strcpy(3) — Linux manual page

NAME | LIBRARY | SYNOPSIS | DESCRIPTION | RETURN VALUE | ATTRIBUTES | STANDARDS | STANDARDS | CAVEATS | EXAMPLES | SEE ALSO

strcpy(3)               Library Functions Manual               strcpy(3)

NAME         top

       stpcpy, strcpy, strcat - copy or catenate a string

LIBRARY         top

       Standard C library (libc, -lc)

SYNOPSIS         top

       #include <string.h>

       char *stpcpy(char *restrict dst, const char *restrict src);
       char *strcpy(char *restrict dst, const char *restrict src);
       char *strcat(char *restrict dst, const char *restrict src);

   Feature Test Macro Requirements for glibc (see
   feature_test_macros(7)):

       stpcpy():
           Since glibc 2.10:
               _POSIX_C_SOURCE >= 200809L
           Before glibc 2.10:
               _GNU_SOURCE

DESCRIPTION         top

       stpcpy()
       strcpy()
              These functions copy the string pointed to by src, into a
              string at the buffer pointed to by dst.  The programmer is
              responsible for allocating a destination buffer large
              enough, that is, strlen(src) + 1.  For the difference
              between the two functions, see RETURN VALUE.

       strcat()
              This function catenates the string pointed to by src,
              after the string pointed to by dst (overwriting its
              terminating null byte).  The programmer is responsible for
              allocating a destination buffer large enough, that is,
              strlen(dst) + strlen(src) + 1.

       An implementation of these functions might be:

           char *
           stpcpy(char *restrict dst, const char *restrict src)
           {
               char  *p;

               p = mempcpy(dst, src, strlen(src));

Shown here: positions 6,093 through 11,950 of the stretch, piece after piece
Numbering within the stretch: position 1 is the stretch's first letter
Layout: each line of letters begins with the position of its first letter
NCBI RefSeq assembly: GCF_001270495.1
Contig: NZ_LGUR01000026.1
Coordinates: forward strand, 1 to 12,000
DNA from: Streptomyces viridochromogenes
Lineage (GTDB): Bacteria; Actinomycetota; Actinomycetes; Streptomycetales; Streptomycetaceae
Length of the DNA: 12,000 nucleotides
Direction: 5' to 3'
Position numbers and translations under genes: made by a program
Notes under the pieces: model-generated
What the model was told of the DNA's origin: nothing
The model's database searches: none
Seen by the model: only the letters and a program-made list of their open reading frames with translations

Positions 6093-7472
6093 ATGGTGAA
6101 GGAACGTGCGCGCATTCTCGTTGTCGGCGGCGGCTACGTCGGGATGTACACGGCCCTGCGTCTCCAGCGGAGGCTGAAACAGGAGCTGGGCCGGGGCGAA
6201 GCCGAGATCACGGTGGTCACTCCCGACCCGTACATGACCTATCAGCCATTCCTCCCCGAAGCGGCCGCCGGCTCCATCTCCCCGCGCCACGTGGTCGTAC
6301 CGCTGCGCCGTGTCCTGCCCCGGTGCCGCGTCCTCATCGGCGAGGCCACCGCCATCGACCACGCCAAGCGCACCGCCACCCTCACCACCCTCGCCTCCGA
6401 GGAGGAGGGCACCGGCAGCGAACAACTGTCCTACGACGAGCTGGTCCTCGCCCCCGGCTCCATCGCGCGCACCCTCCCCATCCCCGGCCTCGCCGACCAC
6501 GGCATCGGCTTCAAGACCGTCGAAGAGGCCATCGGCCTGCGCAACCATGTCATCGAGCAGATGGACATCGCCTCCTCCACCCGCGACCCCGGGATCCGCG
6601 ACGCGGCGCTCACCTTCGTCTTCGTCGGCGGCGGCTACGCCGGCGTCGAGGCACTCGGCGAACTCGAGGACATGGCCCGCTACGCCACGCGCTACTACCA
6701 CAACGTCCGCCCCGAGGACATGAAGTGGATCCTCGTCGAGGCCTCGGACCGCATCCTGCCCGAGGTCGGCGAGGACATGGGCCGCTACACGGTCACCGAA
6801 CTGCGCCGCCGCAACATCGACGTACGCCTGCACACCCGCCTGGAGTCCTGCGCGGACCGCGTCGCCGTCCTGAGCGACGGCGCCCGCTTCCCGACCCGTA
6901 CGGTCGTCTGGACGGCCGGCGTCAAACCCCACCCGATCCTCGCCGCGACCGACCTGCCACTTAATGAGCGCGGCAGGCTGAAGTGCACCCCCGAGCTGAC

*p = '\0';

               return p;
           }

           char *
           strcpy(char *restrict dst, const char *restrict src)
           {
               stpcpy(dst, src);
               return dst;
           }

           char *
           strcat(char *restrict dst, const char *restrict src)
           {
               stpcpy(dst + strlen(dst), src);
               return dst;
           }

RETURN VALUE         top

       stpcpy()
              This function returns a pointer to the terminating null
              byte of the copied string.

       strcpy()
       strcat()
              These functions return dst.

ATTRIBUTES         top

       For an explanation of the terms used in this section, see
       attributes(7).
       ┌─────────────────────────────────────┬───────────────┬─────────┐
       │ Interface                           Attribute     Value   │
       ├─────────────────────────────────────┼───────────────┼─────────┤
       │ stpcpy(), strcpy(), strcat()        │ Thread safety │ MT-Safe │
       └─────────────────────────────────────┴───────────────┴─────────┘

STANDARDS         top

       stpcpy()
              POSIX.1-2008.

       strcpy()
       strcat()
              C11, POSIX.1-2008.

STANDARDS         top

       stpcpy()
              POSIX.1-2008.

       strcpy()
       strcat()
              POSIX.1-2001, C89, SVr4, 4.3BSD.

CAVEATS         top

       The strings src and dst may not overlap.

       If the destination buffer is not large enough, the behavior is
       undefined.  See _FORTIFY_SOURCE in feature_test_macros(7).

       strcat() can be very inefficient.  Read about Shlemiel the
       painter 
       ⟨https://www.joelonsoftware.com/2001/12/11/back-to-basics/⟩.

EXAMPLES         top

       #include <err.h>
       #include <stdio.h>
       #include <stdlib.h>
       #include <string.h>

       int
       main(void)
       {
           char    *p;
           char    *buf1;
           char    *buf2;
           size_t  len, maxsize;

           maxsize = strlen("Hello ") + strlen("world") + strlen("!") + 1;
           buf1 = malloc(sizeof(*buf1) * maxsize);
           if (buf1 == NULL)
               err(EXIT_FAILURE, "malloc()");
           buf2 = malloc(sizeof(*buf2) * maxsize);
           if (buf2 == NULL)
               err(EXIT_FAILURE, "malloc()");

           p = buf1;
           p = stpcpy(p, "Hello ");
           p = stpcpy(p, "world");
           p = stpcpy(p, "!");
           len = p - buf1;

           printf("[len = %zu]: ", len);
           puts(buf1);  // "Hello world!"
           free(buf1);

           strcpy(buf2, "Hello ");
           strcat(buf2, "world");
           strcat(buf2, "!");
           len = strlen(buf2);

           printf("[len = %zu]: ", len);
           puts(buf2);  // "Hello world!"
           free(buf2);

           exit(EXIT_SUCCESS);
       }

SEE ALSO         top

       strdup(3), string(3), wcscpy(3), string_copying(7)

Linux man-pages (unreleased)   2024-05-02                      strcpy(3)

Pages that refer to this page: bcopy(3)memccpy(3)memcpy(3)memmove(3)string(3)wcpcpy(3)wcscat(3)wcscpy(3)feature_test_macros(7)signal-safety(7)string_copying(7)